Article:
Should I Make Resolutions for 2021?
I’ve been blogging off and on for more than 16 years and the only blog post I’ve consistently written is my New Year’s Resolution Review. In 2020, I didn’t make any resolutions (you can read why HERE) but I still want to review.
First of all, thank God I didn’t make any resolutions. 2020 would have shot them all to pieces anyway. Since March 13, our lives have been both Monopoly Jail and a constant Get Out of Jail Free card. We can’t go anywhere or do anything, so we have permission to do whatever we want and not do anything we don’t want. It’s been weird, as you know.
Most of what I did this year sounds like it was a resolution. I baked sourdough, pretzels, doughnuts, and lots of cookies. I sprouted an avocado tree and made some fig liqueur (and jam and tarts). I finished a large and complicated quilt. I tried watercolors. I tried to learn guitar. I got a chameleon. I self-published a book. I shifted my law practice to the virtual space. I deepened some great friendships and got closer to the family I’ve been locked down with.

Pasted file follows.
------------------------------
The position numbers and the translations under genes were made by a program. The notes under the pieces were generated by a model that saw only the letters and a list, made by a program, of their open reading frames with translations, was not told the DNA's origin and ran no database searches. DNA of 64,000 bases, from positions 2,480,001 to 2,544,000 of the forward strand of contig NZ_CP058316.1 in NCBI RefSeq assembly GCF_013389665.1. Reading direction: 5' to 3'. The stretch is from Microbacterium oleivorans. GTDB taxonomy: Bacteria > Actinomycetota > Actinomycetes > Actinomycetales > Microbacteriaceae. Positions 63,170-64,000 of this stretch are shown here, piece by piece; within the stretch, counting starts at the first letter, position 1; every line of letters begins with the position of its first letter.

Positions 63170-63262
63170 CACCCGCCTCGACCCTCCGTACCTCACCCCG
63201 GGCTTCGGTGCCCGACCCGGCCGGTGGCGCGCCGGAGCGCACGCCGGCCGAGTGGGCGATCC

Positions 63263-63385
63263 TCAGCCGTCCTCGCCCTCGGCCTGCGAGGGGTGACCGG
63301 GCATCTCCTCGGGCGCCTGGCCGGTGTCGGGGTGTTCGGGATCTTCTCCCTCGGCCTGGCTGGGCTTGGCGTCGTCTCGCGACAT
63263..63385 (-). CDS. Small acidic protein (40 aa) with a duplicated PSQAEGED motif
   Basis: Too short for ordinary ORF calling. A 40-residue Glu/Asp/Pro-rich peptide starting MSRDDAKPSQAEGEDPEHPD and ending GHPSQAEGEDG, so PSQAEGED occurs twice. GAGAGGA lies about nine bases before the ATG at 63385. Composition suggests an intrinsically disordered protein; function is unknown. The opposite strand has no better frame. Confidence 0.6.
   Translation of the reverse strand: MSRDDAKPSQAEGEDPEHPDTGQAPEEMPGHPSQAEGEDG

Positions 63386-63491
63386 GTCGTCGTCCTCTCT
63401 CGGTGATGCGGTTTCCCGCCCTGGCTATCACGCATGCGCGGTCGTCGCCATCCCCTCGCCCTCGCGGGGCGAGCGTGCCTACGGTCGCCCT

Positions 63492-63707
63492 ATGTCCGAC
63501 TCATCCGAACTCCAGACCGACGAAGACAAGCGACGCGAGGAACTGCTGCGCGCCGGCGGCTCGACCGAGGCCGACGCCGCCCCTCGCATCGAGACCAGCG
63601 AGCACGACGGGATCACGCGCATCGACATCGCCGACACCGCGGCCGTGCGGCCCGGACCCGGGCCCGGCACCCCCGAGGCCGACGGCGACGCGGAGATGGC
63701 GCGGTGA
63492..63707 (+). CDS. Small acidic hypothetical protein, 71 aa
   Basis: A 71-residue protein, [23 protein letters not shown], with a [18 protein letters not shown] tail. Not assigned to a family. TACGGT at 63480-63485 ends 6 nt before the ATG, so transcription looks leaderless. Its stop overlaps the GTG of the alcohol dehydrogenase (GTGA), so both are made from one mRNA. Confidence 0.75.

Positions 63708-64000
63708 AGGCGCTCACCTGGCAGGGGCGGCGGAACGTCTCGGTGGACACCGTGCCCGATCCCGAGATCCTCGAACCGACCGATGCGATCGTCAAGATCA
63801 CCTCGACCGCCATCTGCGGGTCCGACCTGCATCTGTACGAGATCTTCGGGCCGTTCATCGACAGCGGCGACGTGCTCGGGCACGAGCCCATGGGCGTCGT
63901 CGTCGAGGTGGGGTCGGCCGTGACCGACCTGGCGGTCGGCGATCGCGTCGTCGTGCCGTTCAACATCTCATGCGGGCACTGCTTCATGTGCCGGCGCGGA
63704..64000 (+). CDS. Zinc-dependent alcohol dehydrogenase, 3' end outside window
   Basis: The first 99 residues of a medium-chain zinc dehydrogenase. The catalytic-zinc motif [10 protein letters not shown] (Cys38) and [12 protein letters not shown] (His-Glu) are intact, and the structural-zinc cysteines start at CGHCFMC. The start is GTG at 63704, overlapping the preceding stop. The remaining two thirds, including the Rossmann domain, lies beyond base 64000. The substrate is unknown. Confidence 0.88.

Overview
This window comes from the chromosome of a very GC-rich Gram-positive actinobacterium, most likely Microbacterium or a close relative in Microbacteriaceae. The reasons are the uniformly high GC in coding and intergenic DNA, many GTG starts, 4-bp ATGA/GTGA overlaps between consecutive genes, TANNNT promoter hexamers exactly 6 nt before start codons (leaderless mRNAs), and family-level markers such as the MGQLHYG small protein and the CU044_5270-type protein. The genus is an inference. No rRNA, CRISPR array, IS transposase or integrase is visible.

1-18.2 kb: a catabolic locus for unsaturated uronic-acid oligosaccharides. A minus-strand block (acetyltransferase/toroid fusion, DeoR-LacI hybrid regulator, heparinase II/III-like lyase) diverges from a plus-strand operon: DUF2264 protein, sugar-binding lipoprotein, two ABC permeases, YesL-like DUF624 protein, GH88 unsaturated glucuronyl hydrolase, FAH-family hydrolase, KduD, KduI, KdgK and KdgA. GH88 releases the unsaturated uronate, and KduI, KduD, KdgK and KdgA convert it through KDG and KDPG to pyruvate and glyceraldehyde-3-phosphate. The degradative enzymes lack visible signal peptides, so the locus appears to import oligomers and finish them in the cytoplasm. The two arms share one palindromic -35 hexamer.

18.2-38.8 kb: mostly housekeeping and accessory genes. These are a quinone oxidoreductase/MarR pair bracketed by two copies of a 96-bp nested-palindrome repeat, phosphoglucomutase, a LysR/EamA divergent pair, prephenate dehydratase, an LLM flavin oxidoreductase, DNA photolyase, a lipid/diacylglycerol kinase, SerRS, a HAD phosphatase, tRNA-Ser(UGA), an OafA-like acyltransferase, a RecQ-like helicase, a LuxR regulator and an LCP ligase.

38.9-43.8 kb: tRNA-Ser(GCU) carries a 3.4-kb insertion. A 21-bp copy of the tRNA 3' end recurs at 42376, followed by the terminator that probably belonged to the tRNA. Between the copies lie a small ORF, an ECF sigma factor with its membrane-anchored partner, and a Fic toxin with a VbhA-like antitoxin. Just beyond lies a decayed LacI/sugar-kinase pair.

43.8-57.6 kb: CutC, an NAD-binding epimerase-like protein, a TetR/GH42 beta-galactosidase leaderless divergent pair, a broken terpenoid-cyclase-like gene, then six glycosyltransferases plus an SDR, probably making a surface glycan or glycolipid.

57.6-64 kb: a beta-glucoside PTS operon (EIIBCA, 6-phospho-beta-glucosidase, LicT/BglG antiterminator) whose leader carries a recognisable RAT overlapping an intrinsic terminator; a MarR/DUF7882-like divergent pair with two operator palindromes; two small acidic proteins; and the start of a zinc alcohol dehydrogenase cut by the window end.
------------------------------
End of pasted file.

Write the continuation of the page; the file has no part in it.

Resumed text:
The funny part is, if I had resolved to do these things, I wouldn’t have done them. Resolutions are work. Or at least, they feel like work. I have plenty of work, and plenty of things in my life that feel like work, but aren’t compensated or appreciated. Why would I willingly take on more unpaid, unappreciated tasks that don’t bring me joy when I’m doing them?
At the same time, being totally unaccountable feels untethered. I didn’t keep track of my workouts, for example, and as a result, I barely exercise anymore. I didn’t track whether I wrote, so I didn’t write. I’m not saying I have to track the things I like, but when I don’t, they don’t happen. My 2021 resolutions, or non-resolutions, whichever I come up with, needed to be trackable and realistic, and involve things I like. I’ll write again next week when I decide what to do.